Tuesday, October 22, 2019
Harold and Rock, Mia and Don
Well, my mysterious Amazon transaction has come to an end. I got an e-mail from the bookseller saying, "I have checked all the details and I can see that the item is not delivered to you it seems to have been lost in transit." She offered a replacement title or a refund. I chose the refund, and it's been issued. So I'm done with those people.
Frankly, I suspect they never had the book ("The Story of Harold") in the first place. Or perhaps they had it, then sold it, and failed to remove the listing from Amazon, so I bought it again -- leaving them in a mad scramble trying to fill my order. They sent me the Edward Gorey sticker book thinking that might pacify me (why?!) and when that didn't work they threw in the towel.
The good news is, I found "The Story of Harold" for sale on AbeBooks from a London bookshop at a similar price. So I've bought it again and unless I have extraordinarily bad luck, I should be reading it shortly.
In other news, one of my co-workers gave me a tray of foxglove seedlings yesterday! Yes, this after I gave away about 150 foxglove seedlings myself. But it's fine -- there are only six plants (or maybe eight) in this tray and they're a different color from the ones I grew. So we'll squeeze them into the garden somewhere. I'm kind of psyched to have them, actually.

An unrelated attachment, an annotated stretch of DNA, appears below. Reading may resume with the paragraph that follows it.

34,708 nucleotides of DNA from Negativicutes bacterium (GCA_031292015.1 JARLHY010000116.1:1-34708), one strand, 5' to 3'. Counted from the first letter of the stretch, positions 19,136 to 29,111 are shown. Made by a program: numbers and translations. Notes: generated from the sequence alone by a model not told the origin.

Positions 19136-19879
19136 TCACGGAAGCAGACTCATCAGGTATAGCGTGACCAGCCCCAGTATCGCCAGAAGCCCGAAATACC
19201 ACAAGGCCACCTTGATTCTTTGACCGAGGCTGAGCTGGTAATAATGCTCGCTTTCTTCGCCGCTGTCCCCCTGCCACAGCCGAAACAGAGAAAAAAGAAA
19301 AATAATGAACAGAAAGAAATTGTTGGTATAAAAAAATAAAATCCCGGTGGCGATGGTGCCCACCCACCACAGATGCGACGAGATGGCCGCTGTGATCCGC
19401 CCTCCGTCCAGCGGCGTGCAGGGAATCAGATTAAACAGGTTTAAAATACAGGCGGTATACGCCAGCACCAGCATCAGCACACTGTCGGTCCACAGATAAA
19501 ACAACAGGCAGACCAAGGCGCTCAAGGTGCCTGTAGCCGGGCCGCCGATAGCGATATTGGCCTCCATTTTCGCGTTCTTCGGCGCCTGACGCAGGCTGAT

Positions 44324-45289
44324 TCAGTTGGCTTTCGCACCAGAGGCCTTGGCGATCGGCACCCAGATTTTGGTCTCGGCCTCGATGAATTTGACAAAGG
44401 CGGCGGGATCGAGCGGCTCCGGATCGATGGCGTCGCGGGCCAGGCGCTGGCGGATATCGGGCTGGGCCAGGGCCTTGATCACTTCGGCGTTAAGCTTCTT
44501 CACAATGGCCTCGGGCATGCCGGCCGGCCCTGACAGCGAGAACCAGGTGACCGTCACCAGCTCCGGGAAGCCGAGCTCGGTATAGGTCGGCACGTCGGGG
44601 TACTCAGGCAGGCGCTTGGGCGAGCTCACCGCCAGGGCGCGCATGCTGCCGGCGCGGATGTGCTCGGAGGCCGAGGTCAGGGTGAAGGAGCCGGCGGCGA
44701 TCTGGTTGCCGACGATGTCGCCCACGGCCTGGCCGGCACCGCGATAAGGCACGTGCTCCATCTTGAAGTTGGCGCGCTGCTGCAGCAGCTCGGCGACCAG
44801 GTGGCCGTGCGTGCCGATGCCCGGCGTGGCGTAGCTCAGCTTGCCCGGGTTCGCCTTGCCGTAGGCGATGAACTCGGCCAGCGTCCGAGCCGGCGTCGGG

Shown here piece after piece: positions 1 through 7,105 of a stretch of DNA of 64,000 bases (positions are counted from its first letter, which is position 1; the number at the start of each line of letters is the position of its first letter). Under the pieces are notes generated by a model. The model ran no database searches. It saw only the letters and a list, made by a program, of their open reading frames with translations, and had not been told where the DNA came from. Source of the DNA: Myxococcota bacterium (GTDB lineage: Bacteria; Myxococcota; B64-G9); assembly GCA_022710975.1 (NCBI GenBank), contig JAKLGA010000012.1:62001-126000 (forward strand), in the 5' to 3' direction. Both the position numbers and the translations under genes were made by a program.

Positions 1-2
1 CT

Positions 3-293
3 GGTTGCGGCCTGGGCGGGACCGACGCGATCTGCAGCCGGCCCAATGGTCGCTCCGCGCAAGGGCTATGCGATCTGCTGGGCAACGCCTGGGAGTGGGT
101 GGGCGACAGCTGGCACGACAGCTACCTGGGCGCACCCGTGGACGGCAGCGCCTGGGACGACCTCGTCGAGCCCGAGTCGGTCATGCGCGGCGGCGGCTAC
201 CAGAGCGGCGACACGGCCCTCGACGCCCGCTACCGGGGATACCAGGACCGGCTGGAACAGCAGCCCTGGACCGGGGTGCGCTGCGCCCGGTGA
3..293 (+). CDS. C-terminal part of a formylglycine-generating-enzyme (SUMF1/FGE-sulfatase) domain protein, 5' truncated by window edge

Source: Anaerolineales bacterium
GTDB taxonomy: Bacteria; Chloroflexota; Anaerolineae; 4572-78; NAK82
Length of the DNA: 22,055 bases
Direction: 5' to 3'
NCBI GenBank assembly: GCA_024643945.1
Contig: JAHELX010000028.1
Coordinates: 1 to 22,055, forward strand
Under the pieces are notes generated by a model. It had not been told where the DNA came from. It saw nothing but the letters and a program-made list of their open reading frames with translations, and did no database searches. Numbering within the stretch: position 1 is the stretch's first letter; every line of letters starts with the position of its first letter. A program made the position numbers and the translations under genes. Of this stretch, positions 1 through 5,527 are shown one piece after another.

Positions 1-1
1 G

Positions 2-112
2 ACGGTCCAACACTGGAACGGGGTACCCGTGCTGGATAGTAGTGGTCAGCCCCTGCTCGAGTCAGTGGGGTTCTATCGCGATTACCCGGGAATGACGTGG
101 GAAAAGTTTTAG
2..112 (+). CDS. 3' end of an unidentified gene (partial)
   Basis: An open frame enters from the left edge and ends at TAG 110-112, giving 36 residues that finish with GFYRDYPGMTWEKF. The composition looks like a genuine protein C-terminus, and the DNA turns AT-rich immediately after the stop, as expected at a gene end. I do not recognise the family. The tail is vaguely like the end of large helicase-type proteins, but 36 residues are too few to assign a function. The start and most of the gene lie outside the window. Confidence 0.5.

Last night, Dave had to work on school stuff, so I was free to watch whatever I wanted on TV. I seized the opportunity to have a 1978 alpine disaster movie double-feature! I started with "Avalanche," starring Rock Hudson and Mia Farrow, which is truly dreadful. It feels like about an hour of script was cut, leaving a choppy mess with incomplete character development and tepid acting. The avalanche scenes (involving lots of tumbling styrofoam) were kind of fun. (Apparently there's a Mystery Science Theatre version of this film, which probably would have been a better viewing option.)
Then I moved on to "Ski Lift to Death," which I actually remember watching on TV when I was a kid. (It was later marketed as "Snowblind" after someone realized "Ski Lift to Death" is an impossibly campy title.) Starring Deborah Raffin and Don Johnson, it's a much better movie -- maybe still not quite good in the grand scheme of things, but more or less coherent. In addition to the catastrophic failure of a ski lift, the plot involved a mafia hit-man and a "t-shirt dance queen" disco contest (!). There's also a lengthy segment in which a freestyle skier awkwardly performs to omnipresent '70s tune "Nadia's Theme," which we all know from "The Young and The Restless," and she looks more like a beginning skier trying to keep herself from falling down -- upper body swaying wildly, arms flailing. Whoever thought that was a good idea?
I love my bad '70s movies.
(Photo: Autumn on a street near our flat.)